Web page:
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Wherever there are rocks, rock lilies seem to appear. My first sighting was from a canoe on Brogo Dam about fifteen years ago, before my love affair with orchids began. There they were, creamy white against a sheer cliff face which dripped with moss and moisture. I had no idea what they were but I knew they were beautiful.

I encountered them again years later on a high ridge in the bush west of Bodalla. Leathery leaves on sheer rock face, much drier this time, and yes! there were flowers.  Of course, as survivors they had put themselves out of reach on a steep cliff. But they made themselves known, and us hungry for more.

So we returned a week later, now a bit familiar with their habit and habitat, and took a bet on another ridge in the neighbourhood. We walked up a gentle slope through the reddish-orange trunks of angophera, and there they were – pseudobulbs, those thick stems typical of rock orchids, and racemes loaded with buds and occasional flower, all within easy reach of eyes and camera.

This was the beginning of a trek through treasures. The whole of that ridge was alive with rock orchids. Sometimes we needed to scramble and contort for the perfect view.

I managed climbs and balances I would not have believed myself capable of. I wanted to see and smell and take photos and  peer down throats and delight in the maroon freckling and breathe in the spicy perfume.

After that visit, I considered myself an apprentice connoisseur of the rock lily. I recognised them immediately in paintings  by Joseph Lycett and felt inordinately proud, given my usual poor recognition skills.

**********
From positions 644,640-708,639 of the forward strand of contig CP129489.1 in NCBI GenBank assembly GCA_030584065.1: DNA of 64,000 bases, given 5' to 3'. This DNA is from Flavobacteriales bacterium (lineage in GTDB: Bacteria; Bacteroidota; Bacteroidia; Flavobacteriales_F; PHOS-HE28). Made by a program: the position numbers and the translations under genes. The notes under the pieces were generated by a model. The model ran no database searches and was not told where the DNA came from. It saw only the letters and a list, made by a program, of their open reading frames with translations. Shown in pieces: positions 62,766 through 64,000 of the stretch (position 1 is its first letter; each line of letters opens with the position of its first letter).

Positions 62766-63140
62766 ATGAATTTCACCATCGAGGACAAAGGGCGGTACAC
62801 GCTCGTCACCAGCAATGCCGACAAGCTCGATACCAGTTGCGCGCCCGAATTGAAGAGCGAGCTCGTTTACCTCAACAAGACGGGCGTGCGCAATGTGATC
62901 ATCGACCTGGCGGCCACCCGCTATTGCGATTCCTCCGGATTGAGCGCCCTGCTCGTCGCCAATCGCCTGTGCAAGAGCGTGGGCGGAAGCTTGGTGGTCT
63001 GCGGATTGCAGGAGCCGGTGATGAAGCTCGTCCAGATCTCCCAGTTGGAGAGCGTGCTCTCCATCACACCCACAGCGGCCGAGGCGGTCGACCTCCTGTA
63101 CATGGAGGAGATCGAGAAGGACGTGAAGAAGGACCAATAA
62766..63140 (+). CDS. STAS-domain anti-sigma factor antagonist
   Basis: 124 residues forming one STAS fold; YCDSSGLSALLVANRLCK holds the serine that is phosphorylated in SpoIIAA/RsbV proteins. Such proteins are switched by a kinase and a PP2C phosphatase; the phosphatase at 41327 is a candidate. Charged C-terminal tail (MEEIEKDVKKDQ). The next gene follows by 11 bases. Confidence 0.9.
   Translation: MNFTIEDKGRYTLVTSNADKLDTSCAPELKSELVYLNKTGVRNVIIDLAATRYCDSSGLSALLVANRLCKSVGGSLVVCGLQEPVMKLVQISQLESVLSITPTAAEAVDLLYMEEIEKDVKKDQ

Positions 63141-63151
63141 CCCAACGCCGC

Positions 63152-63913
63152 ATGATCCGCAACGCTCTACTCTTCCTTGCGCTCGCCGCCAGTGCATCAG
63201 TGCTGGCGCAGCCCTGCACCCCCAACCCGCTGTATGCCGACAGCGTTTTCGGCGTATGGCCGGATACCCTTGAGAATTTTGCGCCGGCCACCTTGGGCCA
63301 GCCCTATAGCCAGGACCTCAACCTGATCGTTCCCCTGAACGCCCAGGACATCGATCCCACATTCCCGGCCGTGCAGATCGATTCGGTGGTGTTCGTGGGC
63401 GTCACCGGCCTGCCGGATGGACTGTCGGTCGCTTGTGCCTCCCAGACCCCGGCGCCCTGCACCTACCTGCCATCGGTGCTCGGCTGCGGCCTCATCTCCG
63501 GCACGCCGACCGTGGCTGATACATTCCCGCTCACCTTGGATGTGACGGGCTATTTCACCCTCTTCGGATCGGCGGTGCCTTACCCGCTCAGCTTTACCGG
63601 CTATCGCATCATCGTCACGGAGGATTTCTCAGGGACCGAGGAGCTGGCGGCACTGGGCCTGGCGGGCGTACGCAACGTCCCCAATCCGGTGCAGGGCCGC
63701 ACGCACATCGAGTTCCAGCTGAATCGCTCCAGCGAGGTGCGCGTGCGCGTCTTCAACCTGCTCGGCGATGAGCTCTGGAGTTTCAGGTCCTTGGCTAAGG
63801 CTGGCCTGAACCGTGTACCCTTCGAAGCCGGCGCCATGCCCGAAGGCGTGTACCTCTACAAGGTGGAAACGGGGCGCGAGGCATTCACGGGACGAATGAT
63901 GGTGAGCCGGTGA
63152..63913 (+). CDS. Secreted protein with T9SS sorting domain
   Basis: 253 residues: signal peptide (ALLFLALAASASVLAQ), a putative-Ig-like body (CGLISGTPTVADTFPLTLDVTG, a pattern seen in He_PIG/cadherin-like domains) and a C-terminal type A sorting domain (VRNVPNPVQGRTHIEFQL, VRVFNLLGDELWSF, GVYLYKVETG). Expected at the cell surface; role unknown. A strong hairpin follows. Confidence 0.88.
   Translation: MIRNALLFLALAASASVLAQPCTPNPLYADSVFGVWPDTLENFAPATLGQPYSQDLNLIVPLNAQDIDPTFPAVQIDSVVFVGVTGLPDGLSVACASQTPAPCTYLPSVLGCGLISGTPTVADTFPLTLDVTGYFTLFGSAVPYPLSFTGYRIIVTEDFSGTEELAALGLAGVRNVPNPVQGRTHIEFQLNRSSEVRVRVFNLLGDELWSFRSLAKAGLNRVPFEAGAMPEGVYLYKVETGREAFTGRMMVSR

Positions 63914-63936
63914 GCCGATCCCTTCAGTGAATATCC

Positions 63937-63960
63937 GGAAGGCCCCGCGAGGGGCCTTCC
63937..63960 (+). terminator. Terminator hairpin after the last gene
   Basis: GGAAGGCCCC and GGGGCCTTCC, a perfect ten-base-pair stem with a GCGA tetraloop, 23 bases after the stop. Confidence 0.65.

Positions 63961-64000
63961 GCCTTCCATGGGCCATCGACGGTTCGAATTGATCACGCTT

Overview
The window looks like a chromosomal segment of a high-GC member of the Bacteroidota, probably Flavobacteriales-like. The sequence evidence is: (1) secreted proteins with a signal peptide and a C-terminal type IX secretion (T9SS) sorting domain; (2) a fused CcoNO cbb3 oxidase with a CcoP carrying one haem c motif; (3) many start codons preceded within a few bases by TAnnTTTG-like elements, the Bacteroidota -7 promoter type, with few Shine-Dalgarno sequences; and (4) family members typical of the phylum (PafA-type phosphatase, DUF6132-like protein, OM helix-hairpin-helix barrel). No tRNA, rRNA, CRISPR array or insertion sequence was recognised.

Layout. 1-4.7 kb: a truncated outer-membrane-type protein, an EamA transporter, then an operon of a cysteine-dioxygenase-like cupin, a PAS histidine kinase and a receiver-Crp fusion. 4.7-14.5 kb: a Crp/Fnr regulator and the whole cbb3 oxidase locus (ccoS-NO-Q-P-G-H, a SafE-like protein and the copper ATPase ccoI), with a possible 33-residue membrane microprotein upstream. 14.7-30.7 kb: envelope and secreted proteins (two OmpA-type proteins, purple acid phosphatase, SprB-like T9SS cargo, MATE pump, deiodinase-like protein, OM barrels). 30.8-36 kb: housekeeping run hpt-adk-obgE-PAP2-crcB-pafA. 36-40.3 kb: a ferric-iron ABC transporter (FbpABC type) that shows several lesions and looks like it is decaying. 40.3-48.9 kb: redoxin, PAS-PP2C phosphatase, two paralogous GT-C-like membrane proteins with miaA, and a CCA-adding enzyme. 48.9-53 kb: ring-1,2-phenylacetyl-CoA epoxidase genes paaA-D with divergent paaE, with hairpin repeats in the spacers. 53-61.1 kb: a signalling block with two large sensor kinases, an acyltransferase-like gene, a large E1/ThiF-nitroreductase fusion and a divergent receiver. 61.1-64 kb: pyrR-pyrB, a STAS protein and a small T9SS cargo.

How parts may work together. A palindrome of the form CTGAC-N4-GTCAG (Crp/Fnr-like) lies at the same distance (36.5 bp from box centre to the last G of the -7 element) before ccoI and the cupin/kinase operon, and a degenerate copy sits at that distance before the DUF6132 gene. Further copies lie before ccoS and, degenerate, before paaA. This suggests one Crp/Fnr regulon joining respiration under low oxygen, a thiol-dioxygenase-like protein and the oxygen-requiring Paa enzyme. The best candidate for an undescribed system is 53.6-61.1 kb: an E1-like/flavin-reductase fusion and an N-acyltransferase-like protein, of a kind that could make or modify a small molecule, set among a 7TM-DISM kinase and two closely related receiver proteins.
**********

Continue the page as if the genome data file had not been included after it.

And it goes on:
I found rock lilies many times over the years: on the rockface as I walked down the rock staircase into the rainforest patch around the lagoon at Bournda National Park in southern NSW;

on the tors called the Two Sisters as I drove along the highway between Bodalla and Narooma;

and as I walked through the bush to the top of Bald Rock in granite country in northern NSW.

When I visited Arthur Boyd’s studio at Bundanon with an old friend and fellow orchid afficianado we saw his painting The amphitheatre still hanging on the wall. A white snake slithers down the rock face,  cropped trees lean every which way and rock lilies bloom. (The painting is reproduced here with the permission of Bundanon Trust.)

After a picnic under old European trees near the house, we strolled up the track towards the amphitheatre, detouring to visit a hut set in the middle of a slashed paddock. A snake slid out of the grass, an omen of orchids we hoped.

The amphitheatre was a grand place. The rock walls towered above us and the trees leaned in just as they did in Boyd’s painting.

There were great clusters of rock lilies everywhere.

Boyd and Lycett weren’t the only artists drawn to the rock lily. George Raper, a midshipman on the Sirius in the First Fleet, painted a watercolour of the rock lily, probably in 1789.

Ellis Rowan, that most wonderful of flower painters, also captured rock lilies in watercolour

and Margaret Preston celebrated them in a series of woodcuts.

Having seen such a luxuriance of rock lilies in the wild and out of the tip of the artist’s paintbrush and knife, it was an anti- climax to discover them cultivated in a manicured front yard in Oak Flats, and in amputated sprays on the table at a family celebration.

Addendum: As I was preparing this blog I discovered that the rock lily has undergone a name change. In David Jones’ Field guide (2000) it is Dendrobium speciosum. By his 2006 Complete Guide it has undergone a taxonomic segregation from Dendrobium and become Thelychiton speciosus. It is also known as both Sydney rock orchid and rock lily.


The National Library of Australia gave me permission to include

Ellis Rowan: Rock lily (Dendrobium speciosum) nla.pican 6723370

George Raper: Dendrobium (Rock lily) vn3579494

Thanks to my fellow orchid tragic for finding the Lycett images for me and for drawing my attention to George Raper.